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Too Much Rain in the Garden

I am experiencing an unusual gardening year.  My normally very productive vegetable garden looks sad.  I will be lucky if I harvest any red tomatoes this summer.  My green beans never grew pods and my peppers rotted before they ripened.

  • Poor gardening skills?
  • PH too high?
  • Late frost?
  • Tired soil?

Rotting yellow sweet pepper (800x600)

No.  The culprit is the 8.15” of rainfall we received in the month of June.  Our average is 4.18”.  This is almost double our normal amount.  We have been holding close to our average during the last eight years I have been keeping records.

Green beans 2013 (800x600)

Why would too much rain cause your plants to stop growing and producing?

1. Insects don’t fly as often or fly as far having to struggle against the rain.  They pollinate fewer blooms and without pollinated blooms, your plants can’t produce vegetables.  Many plants can pollinate using wind but heavy rain can knock the pollen from the blooms and cause the blooms to fall off.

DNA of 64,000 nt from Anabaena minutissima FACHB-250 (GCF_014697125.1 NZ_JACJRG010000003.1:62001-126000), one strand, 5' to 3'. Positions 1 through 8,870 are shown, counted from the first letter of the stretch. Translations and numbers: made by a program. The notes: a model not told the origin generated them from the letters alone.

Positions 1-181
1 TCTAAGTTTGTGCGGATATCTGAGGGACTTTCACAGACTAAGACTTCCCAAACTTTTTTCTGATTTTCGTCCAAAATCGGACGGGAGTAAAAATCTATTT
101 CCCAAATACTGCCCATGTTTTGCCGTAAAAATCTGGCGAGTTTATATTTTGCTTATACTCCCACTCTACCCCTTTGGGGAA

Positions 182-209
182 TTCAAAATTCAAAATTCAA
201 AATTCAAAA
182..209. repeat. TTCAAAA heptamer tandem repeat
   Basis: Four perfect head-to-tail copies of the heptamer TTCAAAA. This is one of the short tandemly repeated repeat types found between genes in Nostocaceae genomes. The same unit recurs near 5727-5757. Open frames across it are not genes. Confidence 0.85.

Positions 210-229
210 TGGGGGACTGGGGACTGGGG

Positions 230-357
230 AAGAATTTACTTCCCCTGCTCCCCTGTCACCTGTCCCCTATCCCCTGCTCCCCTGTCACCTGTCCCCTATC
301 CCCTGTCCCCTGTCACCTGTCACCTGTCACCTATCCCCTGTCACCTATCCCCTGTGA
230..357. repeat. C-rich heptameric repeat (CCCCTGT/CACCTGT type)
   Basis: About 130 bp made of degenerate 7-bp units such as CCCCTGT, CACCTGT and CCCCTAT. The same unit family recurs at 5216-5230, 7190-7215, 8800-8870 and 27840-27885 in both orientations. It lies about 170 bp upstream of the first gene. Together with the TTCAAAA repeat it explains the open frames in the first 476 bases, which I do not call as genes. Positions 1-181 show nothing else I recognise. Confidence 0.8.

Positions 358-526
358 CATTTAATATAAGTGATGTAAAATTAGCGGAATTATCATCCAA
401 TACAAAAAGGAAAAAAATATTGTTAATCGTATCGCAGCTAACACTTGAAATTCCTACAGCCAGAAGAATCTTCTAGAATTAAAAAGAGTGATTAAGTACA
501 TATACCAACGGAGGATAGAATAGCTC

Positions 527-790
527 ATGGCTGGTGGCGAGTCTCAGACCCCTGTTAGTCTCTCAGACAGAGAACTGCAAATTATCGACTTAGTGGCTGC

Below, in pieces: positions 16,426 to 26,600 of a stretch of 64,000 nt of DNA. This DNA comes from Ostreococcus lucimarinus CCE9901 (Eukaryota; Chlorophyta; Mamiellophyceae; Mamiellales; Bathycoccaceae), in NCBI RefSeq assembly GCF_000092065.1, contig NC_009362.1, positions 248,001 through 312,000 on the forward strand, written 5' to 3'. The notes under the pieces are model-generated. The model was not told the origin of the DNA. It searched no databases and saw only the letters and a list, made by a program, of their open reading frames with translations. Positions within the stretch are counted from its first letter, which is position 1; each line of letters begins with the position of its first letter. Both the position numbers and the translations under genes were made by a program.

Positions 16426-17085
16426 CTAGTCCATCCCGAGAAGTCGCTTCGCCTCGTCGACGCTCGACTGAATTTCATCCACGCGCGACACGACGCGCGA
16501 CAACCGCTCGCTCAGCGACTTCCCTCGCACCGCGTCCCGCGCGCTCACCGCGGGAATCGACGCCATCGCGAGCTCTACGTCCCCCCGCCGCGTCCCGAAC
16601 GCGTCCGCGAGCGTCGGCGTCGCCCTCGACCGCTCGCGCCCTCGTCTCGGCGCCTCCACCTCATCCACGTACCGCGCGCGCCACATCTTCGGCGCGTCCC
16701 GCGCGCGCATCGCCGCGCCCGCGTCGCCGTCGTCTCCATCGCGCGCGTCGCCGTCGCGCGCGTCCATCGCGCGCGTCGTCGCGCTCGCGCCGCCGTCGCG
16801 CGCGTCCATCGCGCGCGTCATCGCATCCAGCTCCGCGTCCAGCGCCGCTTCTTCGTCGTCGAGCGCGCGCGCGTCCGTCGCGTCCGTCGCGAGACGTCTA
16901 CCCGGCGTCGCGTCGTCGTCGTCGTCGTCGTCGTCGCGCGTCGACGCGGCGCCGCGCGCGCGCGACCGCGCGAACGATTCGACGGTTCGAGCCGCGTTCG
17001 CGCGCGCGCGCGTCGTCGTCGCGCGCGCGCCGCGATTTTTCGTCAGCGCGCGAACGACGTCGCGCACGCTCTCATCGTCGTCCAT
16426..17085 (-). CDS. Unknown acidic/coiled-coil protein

2. The larger reason for no or slow vegetable production is that too much rain will saturate the ground and displace the air spaces in the soil. The roots then suffer from oxygen deficiency. Like you and me, plants can’t breathe under water.

Stressed tomatoes (800x600)

My tomato plants are still alive.  They are very stressed. Much of their root system has drowned and has stopped supplying needed nutrients to the rest of the plant. The leaves first turned yellow and then brown.  The fruit stopped growing any larger and grew no new fruit.  If the ground dries out and the oxygen is replaced, the plants may be able to recover to a degree.  I am still holding hope for a few ripe tomatoes even though the plant’s energy will be funneled into replacing roots.

On the other hand, my corn is doing great.  Corn has a very large root system and needs a lot of water to grow.  It was able to utilize the excess water very nicely.  My early potatoes did well too.

Corn 2013 (800x600)

I am not discouraged.  I have been growing vegetables long enough to know that no two gardening years are ever alike.  I continue to garden because of the fascinating predictable unpredictability that unfolds with new each season.  Happy Growing!

Yukon Golds & Red Norlands (800x600)


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